The Retail Hive: Digital Café, 10th January
Last week, we were joined by a fantastic group of fulfilment and supply chain leaders for our first Retail Hive Café of the year.
Over the course of an hour, members discussed: automated warehouses; retaining and incentivising staff in an automated environment; finding the right partner; and shared their honest views and experience when it comes to investment in automation.
It was a hugely insightful meeting, so we’ve consolidated some of the key takeaways for you below…
Blending Humans and Robots
Some members have successfully deployed Locus robots within their warehouse setup, which are able to work effectively alongside humans and take out a lot of the legwork. To keep staff motivated, productivity is recorded for humans and robots alike to offer comprehensive performance monitoring.
There is a growing fear that robots may eventually replace humans in the warehouse, but our members agreed on the call that AMRs are “there to supplement, rather than replace staff”; AMRs are hybrid in the sense they can operate in uncontrolled environments, but still require human supervision. “People will always be required, the job just becomes different.”
One member likened AMRs to electric cars in that they are still relatively novel and exclusive, and there is limited data on their long-term efficacy which can result in financial hurdles. That being said, “the really interesting part is that AI is rapidly growing. What extra lens is that going to add to the capability that AMRs provide?”
Selecting the Right Partner
By going with one provider, you might be locking yourself into a system that isn’t going to be the right fit in the long run. “It’s less about the partner and more about the type of technology you’re looking for.”
Having an integration layer between WMS order files and the robots themselves may be the best approach to take as this can offer much more flexibility to brands. Moreover, it enables brands to connect to different solutions. One member shared that for their automation journey, it was critical to have an interface where they could plug in multiple solution providers that could then talk to each other with ease—although this doesn’t come without its own set of challenges, such as issues with workload and open tickets.
There are lots of automation tools and providers out there, so it’s crucial to ask: what are you really trying to achieve? For example, one member explained how they rolled out automation in their warehouse to improve productivity, but ended up with availability issues further down the line.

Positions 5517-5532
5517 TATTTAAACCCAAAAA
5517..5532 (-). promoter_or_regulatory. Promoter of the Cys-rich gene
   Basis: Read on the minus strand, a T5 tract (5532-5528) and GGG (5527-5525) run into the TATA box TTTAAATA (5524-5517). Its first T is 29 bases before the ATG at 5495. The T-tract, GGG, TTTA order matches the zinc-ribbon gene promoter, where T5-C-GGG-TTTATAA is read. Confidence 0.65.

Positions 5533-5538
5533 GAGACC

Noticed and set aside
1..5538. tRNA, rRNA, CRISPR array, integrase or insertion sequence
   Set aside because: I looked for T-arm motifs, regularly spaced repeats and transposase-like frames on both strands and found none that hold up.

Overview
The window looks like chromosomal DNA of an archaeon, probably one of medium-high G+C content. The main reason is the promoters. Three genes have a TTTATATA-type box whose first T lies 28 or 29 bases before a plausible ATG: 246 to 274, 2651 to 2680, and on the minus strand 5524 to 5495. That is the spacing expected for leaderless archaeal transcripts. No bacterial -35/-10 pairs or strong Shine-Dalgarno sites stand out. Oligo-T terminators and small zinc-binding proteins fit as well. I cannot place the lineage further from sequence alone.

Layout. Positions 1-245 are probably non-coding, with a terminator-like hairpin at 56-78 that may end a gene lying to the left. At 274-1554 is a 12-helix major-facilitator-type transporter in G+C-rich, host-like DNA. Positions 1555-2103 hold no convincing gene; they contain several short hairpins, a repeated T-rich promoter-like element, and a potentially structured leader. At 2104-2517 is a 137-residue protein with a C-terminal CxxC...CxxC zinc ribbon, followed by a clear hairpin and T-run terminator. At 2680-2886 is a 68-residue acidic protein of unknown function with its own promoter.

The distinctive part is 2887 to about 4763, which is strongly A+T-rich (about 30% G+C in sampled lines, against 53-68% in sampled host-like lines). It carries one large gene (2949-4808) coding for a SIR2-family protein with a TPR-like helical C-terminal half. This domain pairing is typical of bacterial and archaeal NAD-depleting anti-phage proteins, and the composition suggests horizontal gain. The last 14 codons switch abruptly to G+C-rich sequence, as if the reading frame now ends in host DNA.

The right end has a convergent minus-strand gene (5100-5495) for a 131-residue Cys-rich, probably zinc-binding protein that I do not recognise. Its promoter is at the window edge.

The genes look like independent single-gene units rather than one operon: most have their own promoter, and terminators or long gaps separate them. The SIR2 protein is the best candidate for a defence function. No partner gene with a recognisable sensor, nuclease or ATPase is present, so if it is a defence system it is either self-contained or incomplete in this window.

One thing for certain is that before selecting a partner, you must have a clear goal in mind. “It’s about what the problem is you’re trying to solve first of all, and then managing expectations. On the flip side, if you don’t get it right, then it can become a huge bottleneck. And if you’re in a business that is changing rapidly, then it can be very restrictive as well.”
A question that arose during the discussion was: how do robots disrupt shared spaces? For instance, one member discussed how they use a site alongside a major fashion brand, and they can’t put all of their stock out there. In areas where robots are operating, the number of SKUs is restricted.
Brands must consider the end-to-end impact of automation—encompassing upstream and downstream processes—and allocating the right space is crucial. “The solution is only going to be as good as the supporting areas.”
Members went on to discuss different types of automation and the bigger picture. Whilst AMRs can boost productivity, “big-box, traditional automation can offer great density of storage, better throughput per square foot, enable rationalisation in your network, and allow more control over stock.”
On the other hand, you might have a 15-20 year investment with this type of automation, meaning it’s less flexible and “can act as a hindrance as businesses evolve”; ASRS solutions are advancing, and mass standardisation is seemingly key for certain retail avenues, such as grocery retailers.
As new technology emerges, brands are looking at how they can incorporate this into their business. Peak might just be the place to start, but as one member remarked, “peak and automation is a whole other area…”